Laptops

What to look for in a notebook computer

If you haven't bought a notebook computer in a while, you'll be surprised by all the cool features that are now available. Brien Posey lists the factors you need to consider when you start your shopping.

Recently, I was faced with the daunting task of picking out a new notebook computer. It had been a few years since I’d bought my last notebook, and I was surprised to see just how far notebooks had come. With all the cool features available, picking one was no easy task. However, I eventually narrowed the field by examining features and prices to find the best deal.

Test-driving
As computers go, notebooks are probably the most personal piece of hardware you’ll ever buy. Therefore, it’s important to carefully consider which notebook is right for you. Most people who buy notebooks end up spending a lot of time with them, so what’s under the hood is important. It’s also important to take the time to try out each notebook.

Your notebook should have a touch that feels right. The keyboard should be easy for you to type on, and the mouse control should be easy to use. I learned this lesson the hard way. Many times in the past, I’ve had to upgrade or do repair work on clients’ notebooks. By working with so many notebooks, I learned that not all touch pads are created equal. Some are much more sensitive than others, and the slightest variation in touch is interpreted as a double mouse click. This can be extremely frustrating—not to mention destructive to your data. I tend to be a big believer in ordering from the Internet. However, before I ordered my notebook, I visited several computer stores to take each model for a test-drive.

Performance and features count
Although the feel of the machine is important, it’s always the machine’s performance that really counts. When buying a notebook, you should consider such factors as processor type, memory, and hard disk size. Once you know what’s available within your price range, you can begin comparing the various models.

While performance is critical, you shouldn’t stop there—you need to compare other features as well. One such feature is battery life. I didn’t take battery life into account when making my decision, because most of my computing is done from the recliner in my living room, where an outlet is close by. However, if you’re constantly on the go, then battery life is a big issue. Some notebooks contain a slot for adding an extra battery, but the second battery is almost never included. And attaching one often means sacrificing another component, such as a CD-ROM drive.

The CD-ROM drive is another factor to consider. These days, CD-ROM drives are so common that many of us never give them a second thought. However, your CD-ROM drive isn’t an issue to be taken lightly when shopping for a notebook. Many of the smaller sized or less expensive notebooks require an external CD-ROM drive, which must often be purchased separately. At the other end of the spectrum, you can order many notebooks with DVD-ROM drives or with CDR/CDRW drives. Even with these high-end drives, you need to take a few factors into account.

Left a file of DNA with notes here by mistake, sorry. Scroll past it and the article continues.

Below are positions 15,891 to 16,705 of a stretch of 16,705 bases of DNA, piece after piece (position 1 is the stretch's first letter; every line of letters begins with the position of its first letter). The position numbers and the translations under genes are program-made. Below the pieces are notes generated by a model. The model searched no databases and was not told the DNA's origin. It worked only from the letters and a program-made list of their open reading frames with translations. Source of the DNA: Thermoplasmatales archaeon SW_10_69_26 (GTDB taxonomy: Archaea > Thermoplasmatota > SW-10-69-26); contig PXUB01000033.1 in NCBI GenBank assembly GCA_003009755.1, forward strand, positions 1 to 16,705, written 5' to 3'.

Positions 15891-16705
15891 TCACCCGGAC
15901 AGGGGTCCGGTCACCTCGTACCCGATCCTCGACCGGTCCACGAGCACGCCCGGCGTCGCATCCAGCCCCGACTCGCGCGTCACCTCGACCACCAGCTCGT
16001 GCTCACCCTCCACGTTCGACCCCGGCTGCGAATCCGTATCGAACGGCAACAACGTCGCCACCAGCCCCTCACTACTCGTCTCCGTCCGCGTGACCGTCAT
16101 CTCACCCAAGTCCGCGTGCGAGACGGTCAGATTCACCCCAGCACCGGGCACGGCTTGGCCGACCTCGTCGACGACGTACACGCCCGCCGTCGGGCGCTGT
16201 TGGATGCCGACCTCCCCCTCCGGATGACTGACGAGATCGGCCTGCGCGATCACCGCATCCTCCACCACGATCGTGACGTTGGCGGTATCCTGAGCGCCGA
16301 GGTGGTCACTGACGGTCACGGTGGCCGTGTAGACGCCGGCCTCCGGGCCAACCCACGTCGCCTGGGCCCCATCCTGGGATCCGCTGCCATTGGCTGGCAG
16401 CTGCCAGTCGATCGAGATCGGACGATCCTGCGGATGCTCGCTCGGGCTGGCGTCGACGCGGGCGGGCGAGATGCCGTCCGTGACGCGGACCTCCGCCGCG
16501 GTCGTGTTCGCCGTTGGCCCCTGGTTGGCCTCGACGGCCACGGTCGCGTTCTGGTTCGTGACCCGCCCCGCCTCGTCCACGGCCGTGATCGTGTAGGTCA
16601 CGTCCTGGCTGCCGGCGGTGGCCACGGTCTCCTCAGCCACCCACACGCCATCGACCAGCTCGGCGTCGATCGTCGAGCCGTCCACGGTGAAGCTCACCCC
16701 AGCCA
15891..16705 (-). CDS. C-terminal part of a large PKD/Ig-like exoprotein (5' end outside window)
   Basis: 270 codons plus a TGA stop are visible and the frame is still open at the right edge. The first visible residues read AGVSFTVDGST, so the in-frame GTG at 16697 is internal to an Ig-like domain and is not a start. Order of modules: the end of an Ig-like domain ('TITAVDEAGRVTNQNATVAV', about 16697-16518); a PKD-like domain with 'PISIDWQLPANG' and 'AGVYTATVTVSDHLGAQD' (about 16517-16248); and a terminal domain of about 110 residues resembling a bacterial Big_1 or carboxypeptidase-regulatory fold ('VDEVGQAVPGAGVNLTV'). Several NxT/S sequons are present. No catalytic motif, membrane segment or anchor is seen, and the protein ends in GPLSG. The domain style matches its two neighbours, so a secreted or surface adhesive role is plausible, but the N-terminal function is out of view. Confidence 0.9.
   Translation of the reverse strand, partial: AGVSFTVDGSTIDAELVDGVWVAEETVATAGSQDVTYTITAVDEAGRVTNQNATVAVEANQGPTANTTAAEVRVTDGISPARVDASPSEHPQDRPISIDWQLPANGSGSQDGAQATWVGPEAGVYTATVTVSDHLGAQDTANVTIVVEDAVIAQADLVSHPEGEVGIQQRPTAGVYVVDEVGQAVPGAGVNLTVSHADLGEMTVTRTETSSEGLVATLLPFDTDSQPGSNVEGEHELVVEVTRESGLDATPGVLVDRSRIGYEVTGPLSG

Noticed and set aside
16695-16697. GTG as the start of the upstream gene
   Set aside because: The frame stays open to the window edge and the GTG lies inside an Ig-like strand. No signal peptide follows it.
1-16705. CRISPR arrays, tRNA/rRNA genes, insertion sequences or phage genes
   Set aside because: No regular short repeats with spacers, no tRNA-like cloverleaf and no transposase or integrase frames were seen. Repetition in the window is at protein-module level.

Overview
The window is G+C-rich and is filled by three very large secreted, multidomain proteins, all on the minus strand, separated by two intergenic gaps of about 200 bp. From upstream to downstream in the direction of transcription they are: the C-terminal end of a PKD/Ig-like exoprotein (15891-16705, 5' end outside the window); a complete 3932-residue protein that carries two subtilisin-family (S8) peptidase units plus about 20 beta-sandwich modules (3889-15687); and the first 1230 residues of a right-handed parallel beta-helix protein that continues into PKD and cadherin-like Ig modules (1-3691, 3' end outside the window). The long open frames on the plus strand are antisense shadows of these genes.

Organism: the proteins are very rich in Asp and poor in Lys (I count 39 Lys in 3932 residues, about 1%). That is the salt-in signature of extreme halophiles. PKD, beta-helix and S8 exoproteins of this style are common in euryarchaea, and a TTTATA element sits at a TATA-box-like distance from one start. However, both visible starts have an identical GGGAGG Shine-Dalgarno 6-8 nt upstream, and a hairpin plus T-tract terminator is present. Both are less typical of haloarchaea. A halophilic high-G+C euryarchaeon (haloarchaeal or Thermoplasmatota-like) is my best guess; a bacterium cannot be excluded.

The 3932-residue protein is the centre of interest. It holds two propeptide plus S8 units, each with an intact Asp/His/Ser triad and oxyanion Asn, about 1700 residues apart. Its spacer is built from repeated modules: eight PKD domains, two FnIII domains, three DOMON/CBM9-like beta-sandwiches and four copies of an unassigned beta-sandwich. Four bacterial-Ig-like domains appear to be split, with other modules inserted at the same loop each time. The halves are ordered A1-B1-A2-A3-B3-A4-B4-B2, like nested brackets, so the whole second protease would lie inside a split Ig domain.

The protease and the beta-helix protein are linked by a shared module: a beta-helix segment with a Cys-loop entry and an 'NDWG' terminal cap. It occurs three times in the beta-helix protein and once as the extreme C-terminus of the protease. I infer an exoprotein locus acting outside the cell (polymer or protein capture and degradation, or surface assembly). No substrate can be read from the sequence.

If you get a CDR/CDRW drive, don’t even think about burning a CD unless your notebook is plugged in to a power outlet. Burning CDs requires lots of power and will suck most batteries dry in minutes.

Also, keep in mind that DVD-ROM drives require a little more power than the average CD-ROM drive. This isn’t usually much of an issue unless you’re trying to watch a movie. If you like the idea of being able to watch movies on your computer, be sure the machine has a DVD decoder. Some less expensive notebooks contain DVD-ROM drives that are suitable for data purposes only.

Another issue to consider is speed. When it comes to reading data, DVD-ROM drives are slower than CD-ROM drives. Like CD-ROM drives, however, DVD-ROM drives contain speed ratings. For example, an 8x drive is faster than a 6x drive.

Yet another issue to consider is the notebook’s screen. These days, TFT (also known as active matrix) screens are the standard, but every once in a while, mail order companies will try to sell notebooks with the cheaper and lower quality DSTN (also known as Dual Scan) screens. TFT screens are usually the most expensive component in a notebook computer. I’ve seen systems that were virtually identical with a $150 difference in cost. This difference in cost was almost always due to a one-inch difference in the size of the screen.

One more consideration is the expansion ports offered. Before shelling out thousands of dollars for a notebook, check to see whether the notebook has USB and/or FireWire ports. Although you can always add them through expansion cards, you should also check to see whether the system contains a built-in network or modem port.

One final issue to consider is warranty. When I buy computer equipment, I hardly ever glance at the warranty, because I’m in the habit of doing my own repairs. But since there’s very little that the average computer guru can repair on a notebook, the warranty can be important.

Brien M. Posey is an MCSE who works as a freelance technical writer and as a network engineer for the Department of Defense. If you’d like to contact Brien, send him an e-mail. (Because of the large volume of e-mail he receives, it's impossible for him to respond to every message. However, he does read them all.)

The authors and editors have taken care in preparation of the content contained herein, but make no expressed or implied warranty of any kind and assume no responsibility for errors or omissions. No liability is assumed for any damages. Always have a verified backup before making any changes.
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